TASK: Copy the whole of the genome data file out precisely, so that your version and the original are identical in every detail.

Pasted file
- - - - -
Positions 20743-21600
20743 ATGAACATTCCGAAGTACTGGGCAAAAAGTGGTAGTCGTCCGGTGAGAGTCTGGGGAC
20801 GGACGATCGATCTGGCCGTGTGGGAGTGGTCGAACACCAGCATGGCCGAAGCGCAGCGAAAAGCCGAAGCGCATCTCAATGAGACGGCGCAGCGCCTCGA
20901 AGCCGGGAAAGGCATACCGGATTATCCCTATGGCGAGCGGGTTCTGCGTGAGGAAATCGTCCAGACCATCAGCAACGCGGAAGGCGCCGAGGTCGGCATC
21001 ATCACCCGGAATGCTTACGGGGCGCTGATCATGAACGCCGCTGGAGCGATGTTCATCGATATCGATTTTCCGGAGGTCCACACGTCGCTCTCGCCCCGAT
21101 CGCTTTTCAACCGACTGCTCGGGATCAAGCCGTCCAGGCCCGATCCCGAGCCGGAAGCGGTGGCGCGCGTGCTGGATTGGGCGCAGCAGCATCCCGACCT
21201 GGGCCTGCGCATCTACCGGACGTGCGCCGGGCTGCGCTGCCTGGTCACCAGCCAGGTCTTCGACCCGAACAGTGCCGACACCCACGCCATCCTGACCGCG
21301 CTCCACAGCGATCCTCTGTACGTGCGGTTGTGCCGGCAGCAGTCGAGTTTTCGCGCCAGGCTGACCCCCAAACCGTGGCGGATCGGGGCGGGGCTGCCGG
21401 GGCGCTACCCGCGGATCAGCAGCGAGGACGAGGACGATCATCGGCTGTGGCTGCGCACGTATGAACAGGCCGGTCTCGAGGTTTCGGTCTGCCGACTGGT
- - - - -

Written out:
Positions 20743-21600
20743 ATGAACATTCCGAAGTACTGGGCAAAAAGTGGTAGTCGTCCGGTGAGAGTCTGGGGAC
20801 GGACGATCGATCTGGCCGTGTGGGAGTGGTCGAACACCAGCATGGCCGAAGCGCAGCGAAAAGCCGAAGCGCATCTCAATGAGACGGCGCAGCGCCTCGA
20901 AGCCGGGAAAGGCATACCGGATTATCCCTATGGCGAGCGGGTTCTGCGTGAGGAAATCGTCCAGACCATCAGCAACGCGGAAGGCGCCGAGGTCGGCATC
21001 ATCACCCGGAATGCTTACGGGGCGCTGATCATGAACGCCGCTGGAGCGATGTTCATCGATATCGATTTTCCGGAGGTCCACACGTCGCTCTCGCCCCGAT
21101 CGCTTTTCAACCGACTGCTCGGGATCAAGCCGTCCAGGCCCGATCCCGAGCCGGAAGCGGTGGCGCGCGTGCTGGATTGGGCGCAGCAGCATCCCGACCT
21201 GGGCCTGCGCATCTACCGGACGTGCGCCGGGCTGCGCTGCCTGGTCACCAGCCAGGTCTTCGACCCGAACAGTGCCGACACCCACGCCATCCTGACCGCG
21301 CTCCACAGCGATCCTCTGTACGTGCGGTTGTGCCGGCAGCAGTCGAGTTTTCGCGCCAGGCTGACCCCCAAACCGTGGCGGATCGGGGCGGGGCTGCCGG
21401 GGCGCTACCCGCGGATCAGCAGCGAGGACGAGGACGATCATCGGCTGTGGCTGCGCACGTATGAACAGGCCGGTCTCGAGGTTTCGGTCTGCCGACTGGT